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‘Gorilla Family Moment’, photo taken by Pascal Walschots

Couples who are separating frequently say they cannot talk, can only communicate by email or text and seem inevitably to fight. Their conflict is so high it breaks out over anything and everything. One of the mediator’s tasks is to break this habit, if only for long enough to help the couple agree their settlement or what to do about their children.

So if you want to be heard and understood, talk quietly and not aggressively, listen thoughtfully to any response – and respond to it respectfully in a co-operative spirit and you might be heard and you might even start to communicate. True, exerting self-control is out of fashion, sometimes it’s even perceived as a weakness by a society which sees ‘chest thumping’ responses as a strength. But such an approach should be rediscovered – as it might be the only way to solve some problems which have remained painfully unresolved. Then you can both move on in a constructive way.

Brexit or Brin? That is The Question . . .

Last night my hairdresser asked me ‘In or out?’ Everyone knows what this means – but how to decide? That is really the first question we should ask ourselves.

As a mediator I have observed people making decisions for over 17 years and many are motivated either by hope or fear – though some make decisions based on deeply held beliefs that are so strong they are part of their very identity. I’m not talking about those people, as they have decided.

Tribalism

Many of us decide things tribally – we identify with a certain group and vote with them. Unless you are UKIP, that doesn’t help you much on the in or out debate, as most political parties are split on the issue. So tribalism doesn’t work – unless you identify yourself as tribally European or tribally English – but if you are tribally Scottish, they are pro staying in. Actually that helps you decide, sort of. It is interesting to observe that tribalism on Brexit seemed to cause politicians to line up on the issue of benefit cuts for the disabled in the budget – with the pro leaving brigade supporting IDS and the pro staying in brigade behind the Chancellor. What relevance has Brexit to benefits cuts for the disabled? None. Pure tribalism.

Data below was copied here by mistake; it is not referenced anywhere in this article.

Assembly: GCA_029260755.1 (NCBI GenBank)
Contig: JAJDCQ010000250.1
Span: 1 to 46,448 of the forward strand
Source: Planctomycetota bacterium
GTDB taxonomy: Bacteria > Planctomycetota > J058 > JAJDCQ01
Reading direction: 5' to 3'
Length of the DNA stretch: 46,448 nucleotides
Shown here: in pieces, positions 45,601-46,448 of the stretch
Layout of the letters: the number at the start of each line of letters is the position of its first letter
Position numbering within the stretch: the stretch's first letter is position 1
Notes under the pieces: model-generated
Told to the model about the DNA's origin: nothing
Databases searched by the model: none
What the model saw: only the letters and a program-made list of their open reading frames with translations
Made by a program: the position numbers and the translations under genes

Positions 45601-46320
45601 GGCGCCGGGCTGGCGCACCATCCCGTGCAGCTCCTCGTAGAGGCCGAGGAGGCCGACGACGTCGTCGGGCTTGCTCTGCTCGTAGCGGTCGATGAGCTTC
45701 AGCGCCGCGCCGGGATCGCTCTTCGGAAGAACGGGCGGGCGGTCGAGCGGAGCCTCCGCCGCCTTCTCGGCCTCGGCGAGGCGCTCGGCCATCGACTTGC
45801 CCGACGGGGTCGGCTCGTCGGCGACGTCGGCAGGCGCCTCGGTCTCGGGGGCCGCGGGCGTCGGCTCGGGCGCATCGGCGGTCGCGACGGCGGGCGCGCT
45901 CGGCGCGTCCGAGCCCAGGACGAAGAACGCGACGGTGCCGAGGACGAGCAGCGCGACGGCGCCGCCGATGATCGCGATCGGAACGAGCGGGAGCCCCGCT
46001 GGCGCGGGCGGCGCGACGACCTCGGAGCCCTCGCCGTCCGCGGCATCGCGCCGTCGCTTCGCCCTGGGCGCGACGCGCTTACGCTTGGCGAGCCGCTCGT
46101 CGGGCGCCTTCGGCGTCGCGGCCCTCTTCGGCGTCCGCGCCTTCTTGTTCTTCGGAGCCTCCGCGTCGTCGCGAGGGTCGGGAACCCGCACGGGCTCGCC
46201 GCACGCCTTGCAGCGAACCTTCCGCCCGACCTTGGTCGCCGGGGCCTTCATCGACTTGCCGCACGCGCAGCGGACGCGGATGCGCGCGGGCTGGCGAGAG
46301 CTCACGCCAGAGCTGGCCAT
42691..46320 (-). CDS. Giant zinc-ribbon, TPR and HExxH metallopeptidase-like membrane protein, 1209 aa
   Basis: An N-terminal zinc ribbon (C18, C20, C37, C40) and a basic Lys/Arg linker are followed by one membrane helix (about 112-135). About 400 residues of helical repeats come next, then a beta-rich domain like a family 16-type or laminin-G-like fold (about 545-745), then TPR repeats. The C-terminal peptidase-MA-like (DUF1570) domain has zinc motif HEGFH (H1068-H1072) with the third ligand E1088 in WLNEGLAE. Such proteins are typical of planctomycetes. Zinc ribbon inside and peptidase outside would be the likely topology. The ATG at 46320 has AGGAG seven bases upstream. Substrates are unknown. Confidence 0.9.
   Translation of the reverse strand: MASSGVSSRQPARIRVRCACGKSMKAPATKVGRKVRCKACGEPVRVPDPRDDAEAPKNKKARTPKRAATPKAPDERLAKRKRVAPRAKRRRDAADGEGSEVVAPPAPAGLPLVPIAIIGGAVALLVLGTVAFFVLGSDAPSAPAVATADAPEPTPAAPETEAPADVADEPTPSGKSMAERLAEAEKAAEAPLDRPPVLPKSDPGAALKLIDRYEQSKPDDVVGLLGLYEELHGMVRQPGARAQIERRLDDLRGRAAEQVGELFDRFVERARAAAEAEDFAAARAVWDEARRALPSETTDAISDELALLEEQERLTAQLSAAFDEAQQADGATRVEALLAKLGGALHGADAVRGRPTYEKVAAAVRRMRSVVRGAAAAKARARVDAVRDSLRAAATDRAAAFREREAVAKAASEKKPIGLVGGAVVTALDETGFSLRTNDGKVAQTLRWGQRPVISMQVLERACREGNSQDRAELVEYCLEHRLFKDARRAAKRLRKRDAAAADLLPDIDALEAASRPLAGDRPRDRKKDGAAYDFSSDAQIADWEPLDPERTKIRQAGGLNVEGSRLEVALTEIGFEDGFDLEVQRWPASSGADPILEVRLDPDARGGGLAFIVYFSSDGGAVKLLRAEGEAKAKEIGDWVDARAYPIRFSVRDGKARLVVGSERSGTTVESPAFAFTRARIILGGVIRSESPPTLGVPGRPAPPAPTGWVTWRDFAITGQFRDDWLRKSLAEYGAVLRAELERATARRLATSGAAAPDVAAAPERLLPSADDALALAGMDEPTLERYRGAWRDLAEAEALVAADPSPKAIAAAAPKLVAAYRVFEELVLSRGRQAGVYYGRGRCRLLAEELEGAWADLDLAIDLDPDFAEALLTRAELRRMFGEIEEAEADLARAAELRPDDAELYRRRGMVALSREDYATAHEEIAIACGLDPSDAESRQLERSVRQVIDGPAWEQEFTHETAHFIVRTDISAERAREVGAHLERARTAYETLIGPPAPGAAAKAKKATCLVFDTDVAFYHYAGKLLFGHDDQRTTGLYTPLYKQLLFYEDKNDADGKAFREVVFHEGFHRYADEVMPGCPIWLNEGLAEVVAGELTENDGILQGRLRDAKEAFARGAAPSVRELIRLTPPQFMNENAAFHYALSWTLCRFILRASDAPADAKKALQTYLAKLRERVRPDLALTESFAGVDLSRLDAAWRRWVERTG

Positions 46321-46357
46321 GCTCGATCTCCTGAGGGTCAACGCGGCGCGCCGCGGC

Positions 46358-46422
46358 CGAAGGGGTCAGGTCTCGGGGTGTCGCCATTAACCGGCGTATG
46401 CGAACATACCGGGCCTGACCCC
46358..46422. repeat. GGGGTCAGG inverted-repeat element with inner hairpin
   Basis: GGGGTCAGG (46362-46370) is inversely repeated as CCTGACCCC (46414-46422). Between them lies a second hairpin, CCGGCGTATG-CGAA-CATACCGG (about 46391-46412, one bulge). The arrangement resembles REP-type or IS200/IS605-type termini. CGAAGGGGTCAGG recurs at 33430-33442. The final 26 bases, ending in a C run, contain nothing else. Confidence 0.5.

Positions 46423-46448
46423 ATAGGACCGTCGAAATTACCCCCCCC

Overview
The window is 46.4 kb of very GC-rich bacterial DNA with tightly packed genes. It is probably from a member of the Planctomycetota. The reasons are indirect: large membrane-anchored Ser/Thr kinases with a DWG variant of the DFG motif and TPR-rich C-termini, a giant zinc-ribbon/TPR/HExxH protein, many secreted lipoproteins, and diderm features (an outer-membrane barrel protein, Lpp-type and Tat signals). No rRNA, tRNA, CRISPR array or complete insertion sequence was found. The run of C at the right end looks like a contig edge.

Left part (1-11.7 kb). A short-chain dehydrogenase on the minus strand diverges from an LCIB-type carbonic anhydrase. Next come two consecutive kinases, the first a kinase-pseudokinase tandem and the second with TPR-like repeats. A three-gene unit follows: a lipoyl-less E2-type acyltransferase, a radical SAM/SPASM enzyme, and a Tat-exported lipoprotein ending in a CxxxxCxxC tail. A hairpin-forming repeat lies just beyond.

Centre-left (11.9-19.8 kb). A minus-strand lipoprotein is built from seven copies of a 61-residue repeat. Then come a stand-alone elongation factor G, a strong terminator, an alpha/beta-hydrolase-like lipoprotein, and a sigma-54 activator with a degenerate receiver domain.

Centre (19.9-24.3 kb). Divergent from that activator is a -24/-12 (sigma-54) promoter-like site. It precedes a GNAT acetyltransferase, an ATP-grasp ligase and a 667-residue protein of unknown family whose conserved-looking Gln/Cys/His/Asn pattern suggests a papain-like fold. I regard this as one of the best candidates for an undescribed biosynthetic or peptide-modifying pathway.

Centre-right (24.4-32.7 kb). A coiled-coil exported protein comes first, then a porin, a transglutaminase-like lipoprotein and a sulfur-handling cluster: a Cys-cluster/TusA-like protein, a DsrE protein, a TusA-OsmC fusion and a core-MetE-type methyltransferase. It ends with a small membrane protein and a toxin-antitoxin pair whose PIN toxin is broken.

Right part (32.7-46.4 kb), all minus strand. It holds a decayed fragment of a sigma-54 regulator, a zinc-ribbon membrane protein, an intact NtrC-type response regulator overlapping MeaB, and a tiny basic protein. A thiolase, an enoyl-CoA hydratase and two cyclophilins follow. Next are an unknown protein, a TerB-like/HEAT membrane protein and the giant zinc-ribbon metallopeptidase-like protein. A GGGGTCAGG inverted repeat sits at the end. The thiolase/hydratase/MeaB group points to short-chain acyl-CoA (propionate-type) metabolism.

Brexit

Mediation Decision-Making Matrix

Mediators understand how to approach decision-making constructively, intelligently and creatively. It’s their day-job. So complete the table with your hopes and fears then place in order of importance to you. This can help you decide ANYTHING.

Hopes for Brexit

Fears for Brexit

We will be economically better off

We will be worse off economically

We will be more secure and safer – less likelihood of war.

Security and safety will be reduced; we will be vulnerable and alone in a global world.

We will get control of our borders; migration will be reduced. No EU quotas – it’s an EU problem

The EU will let migrants pour over the Channel – you cannot police 1,000 miles of coastline; we will get all the migrants

Hopes for Brin

Fears for Brin

Add your own – you get the picture.